• Culture & Values
    • Career Opportunities
    Current Employee - Editor  in  New York, NY (US)
    Current Employee - Editor in New York, NY (US)

    I have been working at New York Times full-time for more than 5 years

    Pros

    The level of talent of those around you is top-notch, whatever your department -- editorial, business, anything. And it's no small thing to work with people who are often risking their lives to report the news. While the benefits aren't great, full-time employees can work toward a pension, and there is a guild to protect labor interests. And though it varies depending on the job, most people have a favorable work-life balance.

    Cons

    The company makes no effort to invest in its employees' skills or careers, and provides no direction in terms of career advancement. In over four years working there, I have never received a performance review, or even had a conversation with my supervisor about my work and where I'd like to go at the company (except when I initiated the talk). It's almost as if management expects Times employees, being (mostly) reporters, to use their skills to figure all this out themselves. But that's no way to run a company, and as a result morale is horrible, while there is a sense -- fair or not -- that individual managers promote their friends and favorites over more deserving candidates.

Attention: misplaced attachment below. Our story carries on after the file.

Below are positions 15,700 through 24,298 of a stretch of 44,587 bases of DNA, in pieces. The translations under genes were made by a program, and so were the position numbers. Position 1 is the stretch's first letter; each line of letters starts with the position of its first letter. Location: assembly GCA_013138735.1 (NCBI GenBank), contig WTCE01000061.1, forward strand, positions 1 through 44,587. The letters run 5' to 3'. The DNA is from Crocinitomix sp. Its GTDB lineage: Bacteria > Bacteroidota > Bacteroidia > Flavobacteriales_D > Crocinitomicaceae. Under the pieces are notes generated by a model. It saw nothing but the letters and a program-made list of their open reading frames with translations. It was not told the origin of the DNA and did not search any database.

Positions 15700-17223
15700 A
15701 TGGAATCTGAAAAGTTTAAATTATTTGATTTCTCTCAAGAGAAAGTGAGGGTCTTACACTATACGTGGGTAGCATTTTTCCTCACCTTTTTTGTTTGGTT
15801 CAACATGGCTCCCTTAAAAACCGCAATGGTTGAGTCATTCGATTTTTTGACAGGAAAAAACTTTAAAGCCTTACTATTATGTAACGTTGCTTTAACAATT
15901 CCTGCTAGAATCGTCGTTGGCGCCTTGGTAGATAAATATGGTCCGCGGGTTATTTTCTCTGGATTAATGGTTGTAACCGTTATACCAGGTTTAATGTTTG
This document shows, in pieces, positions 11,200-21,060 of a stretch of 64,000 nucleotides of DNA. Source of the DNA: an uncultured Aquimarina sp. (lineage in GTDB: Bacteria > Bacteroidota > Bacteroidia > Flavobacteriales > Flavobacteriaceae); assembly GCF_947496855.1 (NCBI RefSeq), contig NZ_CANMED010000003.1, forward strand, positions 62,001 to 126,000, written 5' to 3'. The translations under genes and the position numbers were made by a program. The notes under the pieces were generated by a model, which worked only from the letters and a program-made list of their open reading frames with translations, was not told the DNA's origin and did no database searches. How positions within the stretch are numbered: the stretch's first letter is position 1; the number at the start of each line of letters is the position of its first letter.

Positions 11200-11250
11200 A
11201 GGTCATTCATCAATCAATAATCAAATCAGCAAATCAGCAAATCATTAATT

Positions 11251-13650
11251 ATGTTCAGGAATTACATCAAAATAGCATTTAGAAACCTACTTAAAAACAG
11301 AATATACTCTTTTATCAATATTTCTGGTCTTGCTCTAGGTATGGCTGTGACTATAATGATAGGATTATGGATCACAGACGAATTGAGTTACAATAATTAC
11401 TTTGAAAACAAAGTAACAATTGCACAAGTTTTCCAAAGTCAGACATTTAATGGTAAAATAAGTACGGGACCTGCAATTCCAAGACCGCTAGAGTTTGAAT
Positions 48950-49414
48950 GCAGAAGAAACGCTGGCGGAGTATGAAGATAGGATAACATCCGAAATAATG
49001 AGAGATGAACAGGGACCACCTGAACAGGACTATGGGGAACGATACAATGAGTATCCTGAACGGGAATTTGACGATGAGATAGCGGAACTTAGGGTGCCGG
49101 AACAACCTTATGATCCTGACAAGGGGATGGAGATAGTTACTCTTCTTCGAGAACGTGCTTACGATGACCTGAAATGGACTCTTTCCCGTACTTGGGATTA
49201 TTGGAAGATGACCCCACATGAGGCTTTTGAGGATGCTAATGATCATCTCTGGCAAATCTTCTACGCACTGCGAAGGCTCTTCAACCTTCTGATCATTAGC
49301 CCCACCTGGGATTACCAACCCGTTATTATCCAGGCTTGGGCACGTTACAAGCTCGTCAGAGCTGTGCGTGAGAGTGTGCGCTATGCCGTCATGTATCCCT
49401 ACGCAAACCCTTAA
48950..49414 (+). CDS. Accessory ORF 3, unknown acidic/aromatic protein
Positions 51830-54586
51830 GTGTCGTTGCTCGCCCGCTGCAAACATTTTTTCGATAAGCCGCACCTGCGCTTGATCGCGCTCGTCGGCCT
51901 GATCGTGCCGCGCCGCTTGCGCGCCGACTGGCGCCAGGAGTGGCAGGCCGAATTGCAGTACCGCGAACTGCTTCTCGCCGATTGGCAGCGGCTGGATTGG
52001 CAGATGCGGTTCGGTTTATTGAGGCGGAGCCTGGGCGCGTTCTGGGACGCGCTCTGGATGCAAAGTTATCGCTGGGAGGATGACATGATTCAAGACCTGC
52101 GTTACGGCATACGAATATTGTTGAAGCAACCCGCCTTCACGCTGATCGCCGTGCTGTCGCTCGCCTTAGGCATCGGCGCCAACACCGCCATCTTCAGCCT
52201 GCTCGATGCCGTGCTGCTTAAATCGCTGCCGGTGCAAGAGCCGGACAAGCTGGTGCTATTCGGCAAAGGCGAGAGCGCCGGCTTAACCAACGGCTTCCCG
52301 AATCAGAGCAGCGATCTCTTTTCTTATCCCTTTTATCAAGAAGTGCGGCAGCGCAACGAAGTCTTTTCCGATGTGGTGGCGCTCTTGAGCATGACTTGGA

Advice to ManagementAdvice

    Where to start? Develop a committed, top-grade career-development staff. Create protocols for performance reviews and incentives. Make it easier for workers to move among departments -- these are smart people who can get easily bored.

    Doesn't Recommend
    Negative Outlook
    No opinion of CEO
  8. 1 person found this helpful  

    account executive

    • Comp & Benefits
    • Work/Life Balance
    • Senior Management
    • Culture & Values
    • Career Opportunities
    Former Employee - Account Executive  in  New York, NY (US)
    Former Employee - Account Executive in New York, NY (US)